Microarrayer machines (A) now can mix colors and deposit them on microscope slides, which can be used to calibrate hyperspectral imagers (HSI) for use in medical applications. The finished slides can be custom-colored (B) to calibrate HSIs to find specific types of tumors or disease tissue. Close up, they resemble dot-matrix printwork (C). Credit: Clarke/NIST
A powerful color-based imaging technique is making the jump from remote sensing to the operating room—and a team of scientists* at the National Institute of Standards and Technology (NIST) have taken steps to ensure it performs as well when discerning oxygen-depleted tissues and cancer cells in the body as it does with oil spills in the ocean.
The technique, called hyperspectral imaging (HSI), has frequently been used in satellites because of its superior ability to identify objects by color.
While many other visual surveying methods can scan only for a single color, HSI is able to distinguish the full color spectrum in each pixel, which allows it to perceive the unique color “signatures” of individual objects.
Well-calibrated HSI sensors have been able to discern problems from diseases in coral reefs to pollution in the atmosphere as determined by the distinct spectral signature at a location.
“Because diseased tissues and cells also have distinct spectra, scientists have been trying to use HSI for medical applications as well,” NIST physicist Jeeseong Hwang said. “But any time you tell a machine to scan for something, you need to be sure it is actually looking for what you want, and you have to make sure that the image analysis algorithm extracts the correct color information out of a complex multicolor data set. We decided to create a way to calibrate an HSI device and to test its algorithm as well.”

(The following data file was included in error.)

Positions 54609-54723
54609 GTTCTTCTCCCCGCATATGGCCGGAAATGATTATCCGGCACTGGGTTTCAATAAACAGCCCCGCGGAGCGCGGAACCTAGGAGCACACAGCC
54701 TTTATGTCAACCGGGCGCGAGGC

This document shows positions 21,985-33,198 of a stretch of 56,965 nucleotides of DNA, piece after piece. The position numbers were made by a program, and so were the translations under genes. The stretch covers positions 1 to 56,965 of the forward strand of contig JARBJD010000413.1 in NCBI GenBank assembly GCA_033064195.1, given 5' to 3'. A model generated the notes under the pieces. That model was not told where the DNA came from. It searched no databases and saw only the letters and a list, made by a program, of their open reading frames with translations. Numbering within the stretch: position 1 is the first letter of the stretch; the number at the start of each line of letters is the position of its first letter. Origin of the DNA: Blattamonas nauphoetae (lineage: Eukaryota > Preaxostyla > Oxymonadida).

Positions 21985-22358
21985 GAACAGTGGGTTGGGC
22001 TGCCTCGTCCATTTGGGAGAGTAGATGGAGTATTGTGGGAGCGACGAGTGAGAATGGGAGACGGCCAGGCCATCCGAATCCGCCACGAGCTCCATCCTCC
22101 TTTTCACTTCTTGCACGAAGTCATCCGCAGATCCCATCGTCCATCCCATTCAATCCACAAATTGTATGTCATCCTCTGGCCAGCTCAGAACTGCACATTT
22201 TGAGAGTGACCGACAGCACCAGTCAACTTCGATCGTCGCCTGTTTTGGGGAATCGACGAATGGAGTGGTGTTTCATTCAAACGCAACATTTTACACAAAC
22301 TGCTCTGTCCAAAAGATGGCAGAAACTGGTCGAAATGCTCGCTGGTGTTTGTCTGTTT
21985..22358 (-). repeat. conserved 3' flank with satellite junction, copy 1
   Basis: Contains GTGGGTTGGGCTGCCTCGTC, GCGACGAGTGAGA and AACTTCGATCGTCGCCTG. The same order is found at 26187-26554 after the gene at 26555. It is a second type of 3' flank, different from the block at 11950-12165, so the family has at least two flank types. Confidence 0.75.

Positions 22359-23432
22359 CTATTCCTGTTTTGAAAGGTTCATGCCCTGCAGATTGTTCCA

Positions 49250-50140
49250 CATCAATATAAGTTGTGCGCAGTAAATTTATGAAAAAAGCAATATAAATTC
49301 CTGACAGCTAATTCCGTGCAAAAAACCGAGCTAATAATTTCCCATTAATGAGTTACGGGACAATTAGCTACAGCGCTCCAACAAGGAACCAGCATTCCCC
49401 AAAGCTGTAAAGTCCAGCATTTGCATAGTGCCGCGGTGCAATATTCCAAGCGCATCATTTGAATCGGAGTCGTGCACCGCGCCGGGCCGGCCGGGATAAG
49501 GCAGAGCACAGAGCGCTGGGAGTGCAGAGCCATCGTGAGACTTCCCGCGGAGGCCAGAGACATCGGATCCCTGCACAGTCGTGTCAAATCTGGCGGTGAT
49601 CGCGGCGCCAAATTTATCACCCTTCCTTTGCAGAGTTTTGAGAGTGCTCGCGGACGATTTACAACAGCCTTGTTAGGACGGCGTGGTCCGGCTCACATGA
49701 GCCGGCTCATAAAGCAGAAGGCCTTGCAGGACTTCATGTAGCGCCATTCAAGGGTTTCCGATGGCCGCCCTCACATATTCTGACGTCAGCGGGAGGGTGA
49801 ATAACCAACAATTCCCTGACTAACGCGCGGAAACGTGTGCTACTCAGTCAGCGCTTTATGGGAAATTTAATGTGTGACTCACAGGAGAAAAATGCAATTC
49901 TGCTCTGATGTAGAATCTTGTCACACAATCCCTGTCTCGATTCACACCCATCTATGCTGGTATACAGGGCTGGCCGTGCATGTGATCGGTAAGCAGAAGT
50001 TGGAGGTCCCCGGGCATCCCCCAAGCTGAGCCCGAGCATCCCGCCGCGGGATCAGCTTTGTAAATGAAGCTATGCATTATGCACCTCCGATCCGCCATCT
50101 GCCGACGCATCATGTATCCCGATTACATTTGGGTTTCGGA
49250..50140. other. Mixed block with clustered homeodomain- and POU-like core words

Matthew Clarke, a former National Research Council-supported postdoctoral fellow in Hwang’s group who is currently working in the National Gallery of Art in Washington, D.C., wrote new software for a device called a microarrayer, so named because it is capable of laying down hundreds of tiny sample droplets in specific places on a microscope slide’s surface.
Normally a microarrayer creates DNA arrays for genetic research, but the team remade it into an artistic tool, programming it to select chemicals of different hues and lay them down on the slide’s surface.
The results, which look a bit like dot-matrix printing, can be used to calibrate medical HSI devices and image analysis algorithms.
When combined with HSI in a medical imaging application, this effort could allow a surgeon to look for cells with a specific chemical makeup, as determined by the cells’ color.
“Scientists and engineers can create a custom slide with the exact colors representing the chemical makeup they want the HSI devices to detect,” Hwang said. “It could be a good way to make sure the HSI devices for medical imaging perform correctly so that surgeons are able to see all of a tumor or diseased tissue when operating on a patient.”
This project is part of a larger effort to evaluate and validate optical medical imaging devices, led by the NIST team members, David Allen, Maritoni Litorja, Antonio Possolo, Eric Shirley and Jeeseong Hwang. Hwang adds that the special issue** of Biomedical Optics Express in which the team’s findings appear is the output of a recent NIST-supported international workshop on the topic.